Contact: White House, Office of the Press Secretary, 202-456-2580
10:55 A.M. EDT
THE PRESIDENT: Mr. Secretary, thank you very much. Laura and I are honored to be here to honor our dad. We appreciate you coming. Mother, it's good to see you. Members of the Bush family, all of you, distinguished members of Congress, Governor, ex-governors, the men and women of the United States Navy, military veterans, the workers who helped build this great ship: I join you -- I know you join me in saying to our father: President Bush, your ship has come in. (Laughter and applause.)
In a few minutes, my sister Dorothy will christen the newest and most advanced aircraft carrier in the Navy -- the George H. W. Bush. For the pilots of the World War II generation who are with us today, this carrier may seem a little more inviting than the ones you landed on. As you can see, our Navy has made a few upgrades. The George H. W. Bush is the latest in the Nimitz line of aircraft carriers. She is unrelenting, she is unshakable, she is unyielding, she is unstoppable. As a matter of fact, probably should have been named the Barbara Bush. (Laughter and applause.)
In accord with a long and honored tradition, we gather to christen this fine ship. We recall the service and sacrifice of earlier generations. And we pay tribute to a new generation of sailors and Marines who have stepped forward to serve in freedom's cause.
The George H. W. Bush is named for a man who exemplifies the great character of our country. On the day
Our dad would become known as one of the Navy's youngest pilots. But that wasn't his only distinction. While training along the
After training, he was assigned to a light carrier. He took part in the Great Turkey Shoot of the
One of Dad's most important missions was a strike on a radio tower on an island called Chichi Jima. The Japanese were using that tower to intercept
Japanese boats were sent out to capture him. And after more than two harrowing hours at sea alone in a rubber life raft, he was rescued by the crew of the USS Finback. For his action, he earned the Distinguished Flying Cross. Yet it is characteristic that from those moments aboard his life raft to this ceremony today, Dad's thoughts have always been of the two fine members of his crew who did not make it home: Radioman Second Class John Delaney and Lieutenant JG Ted White. On that day over Chichi Jima, a young American became a war hero and learned an old lesson: With the defense of freedom comes loss and sacrifice.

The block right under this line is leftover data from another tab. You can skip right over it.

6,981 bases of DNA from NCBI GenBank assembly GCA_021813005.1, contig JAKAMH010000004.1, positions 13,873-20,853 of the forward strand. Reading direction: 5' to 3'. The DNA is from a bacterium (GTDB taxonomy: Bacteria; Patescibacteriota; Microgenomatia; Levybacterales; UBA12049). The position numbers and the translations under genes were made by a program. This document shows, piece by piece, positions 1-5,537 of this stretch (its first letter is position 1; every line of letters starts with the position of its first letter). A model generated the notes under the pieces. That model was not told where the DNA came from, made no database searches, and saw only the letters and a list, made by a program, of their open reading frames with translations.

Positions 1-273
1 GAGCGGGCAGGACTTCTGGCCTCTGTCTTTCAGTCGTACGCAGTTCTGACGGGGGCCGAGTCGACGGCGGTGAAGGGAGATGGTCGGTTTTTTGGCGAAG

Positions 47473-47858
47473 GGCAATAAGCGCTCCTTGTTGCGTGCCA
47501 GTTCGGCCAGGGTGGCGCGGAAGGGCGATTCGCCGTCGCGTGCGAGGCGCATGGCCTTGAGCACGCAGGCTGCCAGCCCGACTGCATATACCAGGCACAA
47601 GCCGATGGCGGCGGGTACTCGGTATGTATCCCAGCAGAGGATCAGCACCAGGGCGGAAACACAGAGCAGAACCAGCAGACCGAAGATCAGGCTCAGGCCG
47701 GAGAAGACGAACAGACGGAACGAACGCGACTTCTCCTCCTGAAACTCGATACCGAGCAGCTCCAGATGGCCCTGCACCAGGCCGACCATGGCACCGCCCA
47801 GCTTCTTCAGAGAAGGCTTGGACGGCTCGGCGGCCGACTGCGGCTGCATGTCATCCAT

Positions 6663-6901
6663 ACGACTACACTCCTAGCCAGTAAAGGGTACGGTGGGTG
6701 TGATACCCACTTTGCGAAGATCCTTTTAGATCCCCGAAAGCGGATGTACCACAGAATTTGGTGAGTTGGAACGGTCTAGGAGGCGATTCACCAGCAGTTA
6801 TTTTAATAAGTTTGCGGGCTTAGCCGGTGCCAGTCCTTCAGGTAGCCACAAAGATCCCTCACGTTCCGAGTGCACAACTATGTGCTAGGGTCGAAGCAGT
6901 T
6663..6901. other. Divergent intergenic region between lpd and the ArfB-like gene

The George H. W. Bush honors a generation that valued service above self. Like so many who served in World War II, duty came naturally to our father. In the four years of that war, 16 million Americans would put on the uniform. And the human costs were appalling: from the beaches of
From the beginning of that war, there were those who argued that freedom had seen its day, and that the future belonged to the hard men in
The George H. W. Bush will serve as a new generation of Americans every bit as brave and selfless as those who have come before them. The 21st century -- in the 21st century, freedom is again under attack, and young Americans are volunteering to answer the call. In the years since September the 11th, 2001, more than 1.6 million Americans have volunteered to wear the uniform of the
The men and women of the
During his time in the South Pacific, Ensign Bush served on a light carrier called the USS San Jacinto. That ship was named for the 1836 battle of
On this proud day, the children of George H. W. Bush bless their father's name, the United States Navy honors his name, and the ship that bears his name sails into this young century as a symbol of American strength and freedom. May God watch over all those who sail this ship, all those who fly from her deck, and all those at home who pray for their safe return.
It is my honor to bring to you the 41st President, a great dad, George H. W. Bush. (Applause.)
END 11:07 A.M. EDT